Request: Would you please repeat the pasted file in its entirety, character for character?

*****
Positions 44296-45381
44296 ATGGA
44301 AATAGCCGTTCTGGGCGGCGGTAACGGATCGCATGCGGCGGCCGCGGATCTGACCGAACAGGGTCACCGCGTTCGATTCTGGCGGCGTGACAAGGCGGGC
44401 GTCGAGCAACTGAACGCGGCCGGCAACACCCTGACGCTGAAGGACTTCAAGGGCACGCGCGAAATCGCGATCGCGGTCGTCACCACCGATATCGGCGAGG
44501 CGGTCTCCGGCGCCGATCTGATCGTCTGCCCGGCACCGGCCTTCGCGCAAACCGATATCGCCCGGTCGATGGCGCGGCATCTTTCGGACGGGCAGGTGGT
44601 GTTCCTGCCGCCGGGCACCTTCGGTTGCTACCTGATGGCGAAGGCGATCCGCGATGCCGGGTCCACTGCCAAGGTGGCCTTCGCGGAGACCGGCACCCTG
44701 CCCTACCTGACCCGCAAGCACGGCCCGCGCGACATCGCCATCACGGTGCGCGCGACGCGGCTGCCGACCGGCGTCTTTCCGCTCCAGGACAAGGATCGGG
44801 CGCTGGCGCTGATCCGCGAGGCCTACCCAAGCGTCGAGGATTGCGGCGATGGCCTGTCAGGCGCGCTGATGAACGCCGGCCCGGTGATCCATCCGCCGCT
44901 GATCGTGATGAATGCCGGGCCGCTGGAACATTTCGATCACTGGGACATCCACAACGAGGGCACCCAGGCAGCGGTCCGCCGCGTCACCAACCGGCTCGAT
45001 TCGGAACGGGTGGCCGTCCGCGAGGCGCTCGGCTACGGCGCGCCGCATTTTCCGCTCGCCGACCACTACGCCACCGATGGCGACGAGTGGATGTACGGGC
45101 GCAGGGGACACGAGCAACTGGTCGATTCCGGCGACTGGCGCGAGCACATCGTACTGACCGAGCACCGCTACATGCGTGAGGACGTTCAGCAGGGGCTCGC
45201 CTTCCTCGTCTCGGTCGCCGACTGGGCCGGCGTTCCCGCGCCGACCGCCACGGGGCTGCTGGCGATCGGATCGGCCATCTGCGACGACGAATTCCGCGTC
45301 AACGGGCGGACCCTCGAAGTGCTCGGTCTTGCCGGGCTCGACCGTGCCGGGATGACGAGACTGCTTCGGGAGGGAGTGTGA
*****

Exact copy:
Positions 44296-45381
44296 ATGGA
44301 AATAGCCGTTCTGGGCGGCGGTAACGGATCGCATGCGGCGGCCGCGGATCTGACCGAACAGGGTCACCGCGTTCGATTCTGGCGGCGTGACAAGGCGGGC
44401 GTCGAGCAACTGAACGCGGCCGGCAACACCCTGACGCTGAAGGACTTCAAGGGCACGCGCGAAATCGCGATCGCGGTCGTCACCACCGATATCGGCGAGG
44501 CGGTCTCCGGCGCCGATCTGATCGTCTGCCCGGCACCGGCCTTCGCGCAAACCGATATCGCCCGGTCGATGGCGCGGCATCTTTCGGACGGGCAGGTGGT
44601 GTTCCTGCCGCCGGGCACCTTCGGTTGCTACCTGATGGCGAAGGCGATCCGCGATGCCGGGTCCACTGCCAAGGTGGCCTTCGCGGAGACCGGCACCCTG
44701 CCCTACCTGACCCGCAAGCACGGCCCGCGCGACATCGCCATCACGGTGCGCGCGACGCGGCTGCCGACCGGCGTCTTTCCGCTCCAGGACAAGGATCGGG
44801 CGCTGGCGCTGATCCGCGAGGCCTACCCAAGCGTCGAGGATTGCGGCGATGGCCTGTCAGGCGCGCTGATGAACGCCGGCCCGGTGATCCATCCGCCGCT
44901 GATCGTGATGAATGCCGGGCCGCTGGAACATTTCGATCACTGGGACATCCACAACGAGGGCACCCAGGCAGCGGTCCGCCGCGTCACCAACCGGCTCGAT
45001 TCGGAACGGGTGGCCGTCCGCGAGGCGCTCGGCTACGGCGCGCCGCATTTTCCGCTCGCCGACCACTACGCCACCGATGGCGACGAGTGGATGTACGGGC
45101 GCAGGGGACACGAGCAACTGGTCGATTCCGGCGACTGGCGCGAGCACATCGTACTGACCGAGCACCGCTACATGCGTGAGGACGTTCAGCAGGGGCTCGC
45201 CTTCCTCGTCTCGGTCGCCGACTGGGCCGGCGTTCCCGCGCCGACCGCCACGGGGCTGCTGGCGATCGGATCGGCCATCTGCGACGACGAATTCCGCGTC
45301 AACGGGCGGACCCTCGAAGTGCTCGGTCTTGCCGGGCTCGACCGTGCCGGGATGACGAGACTGCTTCGGGAGGGAGTGTGA